Land is central to the rehabilitation and recovery of Marawi City, and Task Force Bangon Marawi in its latest report, particularly in the section regarding harmonization of land records, recognizes just as much. Marawi City’s total land area nearly covers 9,000 hectares – more than two-thirds of which has been classified as a military reservation since the Americans built their first camp in the area during the 1900s. 

In the aftermath of the siege, residents of Marawi City have strongly appealed for the reclassification and redistribution of these lands to the rightful owners – families that have raised generations in Marawi City, and communities that have built and sustained local economies in the district and province. 

While we acknowledge the ongoing efforts of the Department of Agrarian Reform towards the distribution of lands in Camp Keithley to identified farmer-beneficiaries in the area, there is also a need to account for traditions and cultural sensibilities that are distinct to the people of Marawi City and their relationship to land.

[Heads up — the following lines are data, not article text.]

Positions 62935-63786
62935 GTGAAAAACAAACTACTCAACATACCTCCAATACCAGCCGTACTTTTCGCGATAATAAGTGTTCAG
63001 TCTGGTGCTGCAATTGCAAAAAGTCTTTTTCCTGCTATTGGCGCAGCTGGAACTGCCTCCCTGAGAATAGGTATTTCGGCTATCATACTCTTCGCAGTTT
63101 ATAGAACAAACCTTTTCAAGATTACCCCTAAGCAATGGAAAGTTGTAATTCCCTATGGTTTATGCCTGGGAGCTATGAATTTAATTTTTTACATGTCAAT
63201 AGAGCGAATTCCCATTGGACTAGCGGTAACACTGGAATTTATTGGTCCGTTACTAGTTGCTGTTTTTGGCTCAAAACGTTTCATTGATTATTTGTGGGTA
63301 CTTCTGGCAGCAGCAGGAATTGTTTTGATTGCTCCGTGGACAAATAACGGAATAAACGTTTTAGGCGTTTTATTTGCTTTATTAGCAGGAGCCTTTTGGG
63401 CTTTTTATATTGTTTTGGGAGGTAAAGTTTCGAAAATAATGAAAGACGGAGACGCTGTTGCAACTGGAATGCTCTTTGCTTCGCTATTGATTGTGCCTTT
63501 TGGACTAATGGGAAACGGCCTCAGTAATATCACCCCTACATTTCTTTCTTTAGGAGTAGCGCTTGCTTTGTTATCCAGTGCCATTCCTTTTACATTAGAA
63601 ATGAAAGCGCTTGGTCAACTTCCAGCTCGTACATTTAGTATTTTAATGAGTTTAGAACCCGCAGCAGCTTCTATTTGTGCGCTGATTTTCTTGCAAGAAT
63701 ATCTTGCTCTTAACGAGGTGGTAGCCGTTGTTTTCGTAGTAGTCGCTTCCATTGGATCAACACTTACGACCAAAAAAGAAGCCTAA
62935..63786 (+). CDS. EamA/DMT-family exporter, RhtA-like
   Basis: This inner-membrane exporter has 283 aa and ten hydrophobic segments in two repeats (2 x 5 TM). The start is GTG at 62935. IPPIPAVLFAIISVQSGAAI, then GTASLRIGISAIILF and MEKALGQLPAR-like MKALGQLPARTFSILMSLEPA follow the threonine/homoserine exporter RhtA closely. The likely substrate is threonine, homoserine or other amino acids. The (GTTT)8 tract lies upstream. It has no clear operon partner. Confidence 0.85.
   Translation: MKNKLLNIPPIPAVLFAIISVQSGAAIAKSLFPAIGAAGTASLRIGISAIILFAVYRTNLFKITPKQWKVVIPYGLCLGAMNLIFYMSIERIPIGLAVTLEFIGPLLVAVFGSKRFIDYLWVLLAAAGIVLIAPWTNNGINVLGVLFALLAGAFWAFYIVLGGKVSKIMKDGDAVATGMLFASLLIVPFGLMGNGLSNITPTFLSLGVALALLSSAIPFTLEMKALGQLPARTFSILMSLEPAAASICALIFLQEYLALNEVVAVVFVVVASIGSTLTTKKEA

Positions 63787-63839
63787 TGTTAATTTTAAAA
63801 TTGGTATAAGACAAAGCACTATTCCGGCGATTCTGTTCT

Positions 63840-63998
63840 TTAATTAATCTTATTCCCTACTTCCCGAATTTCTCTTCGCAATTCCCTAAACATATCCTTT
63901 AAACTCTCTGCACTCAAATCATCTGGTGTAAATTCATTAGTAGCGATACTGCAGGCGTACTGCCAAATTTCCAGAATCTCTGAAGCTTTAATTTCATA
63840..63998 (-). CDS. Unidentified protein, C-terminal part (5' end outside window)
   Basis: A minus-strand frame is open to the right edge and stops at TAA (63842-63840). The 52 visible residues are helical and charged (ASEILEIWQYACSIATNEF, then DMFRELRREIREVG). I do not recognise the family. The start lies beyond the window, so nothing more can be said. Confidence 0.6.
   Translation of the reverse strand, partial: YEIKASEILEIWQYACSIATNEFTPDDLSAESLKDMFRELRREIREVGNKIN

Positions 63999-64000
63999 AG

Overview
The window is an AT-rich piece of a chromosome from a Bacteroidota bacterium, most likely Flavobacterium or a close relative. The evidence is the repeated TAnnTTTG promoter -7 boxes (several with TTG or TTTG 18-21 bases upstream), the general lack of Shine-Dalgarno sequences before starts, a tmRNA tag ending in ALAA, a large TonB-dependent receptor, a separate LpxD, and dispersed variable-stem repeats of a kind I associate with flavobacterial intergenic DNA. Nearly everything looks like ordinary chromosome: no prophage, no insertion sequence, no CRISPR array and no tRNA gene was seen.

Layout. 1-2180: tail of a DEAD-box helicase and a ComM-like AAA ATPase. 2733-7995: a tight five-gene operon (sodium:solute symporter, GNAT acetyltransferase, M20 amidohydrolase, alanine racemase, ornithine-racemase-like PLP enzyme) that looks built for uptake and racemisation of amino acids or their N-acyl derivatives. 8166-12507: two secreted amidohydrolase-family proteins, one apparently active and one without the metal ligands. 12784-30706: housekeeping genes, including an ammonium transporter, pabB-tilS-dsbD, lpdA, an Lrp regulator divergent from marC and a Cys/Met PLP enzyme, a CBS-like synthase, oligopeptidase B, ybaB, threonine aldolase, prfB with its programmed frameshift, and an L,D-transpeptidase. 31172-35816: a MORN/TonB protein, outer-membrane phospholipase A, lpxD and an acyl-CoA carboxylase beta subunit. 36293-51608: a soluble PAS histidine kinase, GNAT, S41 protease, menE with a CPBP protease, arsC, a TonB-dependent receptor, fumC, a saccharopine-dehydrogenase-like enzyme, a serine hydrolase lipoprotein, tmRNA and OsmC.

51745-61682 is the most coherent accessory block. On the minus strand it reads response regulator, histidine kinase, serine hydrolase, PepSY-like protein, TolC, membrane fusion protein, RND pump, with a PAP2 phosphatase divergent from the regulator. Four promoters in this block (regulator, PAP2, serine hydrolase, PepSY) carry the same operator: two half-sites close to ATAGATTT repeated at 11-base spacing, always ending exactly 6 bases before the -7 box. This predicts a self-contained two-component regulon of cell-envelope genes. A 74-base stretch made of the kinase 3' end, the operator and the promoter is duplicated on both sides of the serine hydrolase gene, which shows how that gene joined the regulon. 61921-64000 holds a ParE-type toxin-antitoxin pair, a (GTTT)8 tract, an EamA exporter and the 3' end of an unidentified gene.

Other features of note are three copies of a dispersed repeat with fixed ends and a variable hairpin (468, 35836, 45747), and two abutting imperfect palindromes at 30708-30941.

Along with the legal implications, we humbly appeal to the president to consider the lived realities of the Meranao people as the executive branch pursues the continued reclassification and redistribution of lands in Marawi City. 

Together with these efforts, we in the legislature must ensure that appropriations in the years immediately following the passage of RA 11696 will ensure funds necessary to effectively and efficiently implement the said law. The General Appropriations Act is a reflection of the administration’s priorities on ground, and we must strongly assert our commitment to the rehabilitation and recovery of Marawi City.

I am here in the House of Representatives at the pleasure and will of the people of Lanao del Sur’s first district, drawing knowledge and experience not only from my years in the Bangsamoro Government but in the years I have spent learning from and living with the Bangsamoro people. It is a privilege to stand with all of you here today, and with it is an obligation to constantly carry the concerns of my constituency into the national consciousness. It is my deepest hope and prayer that by the time that the 19th Congress draws to a close, all of us will remember Marawi City and the first district of Lanao del Sur not merely because of the tragedy that has irreversibly changed our lives, but mostly because of the meaningful and relevant work that we would have already accomplished, if only to bring comfort and healing to my people. 

Sangibo a salamat.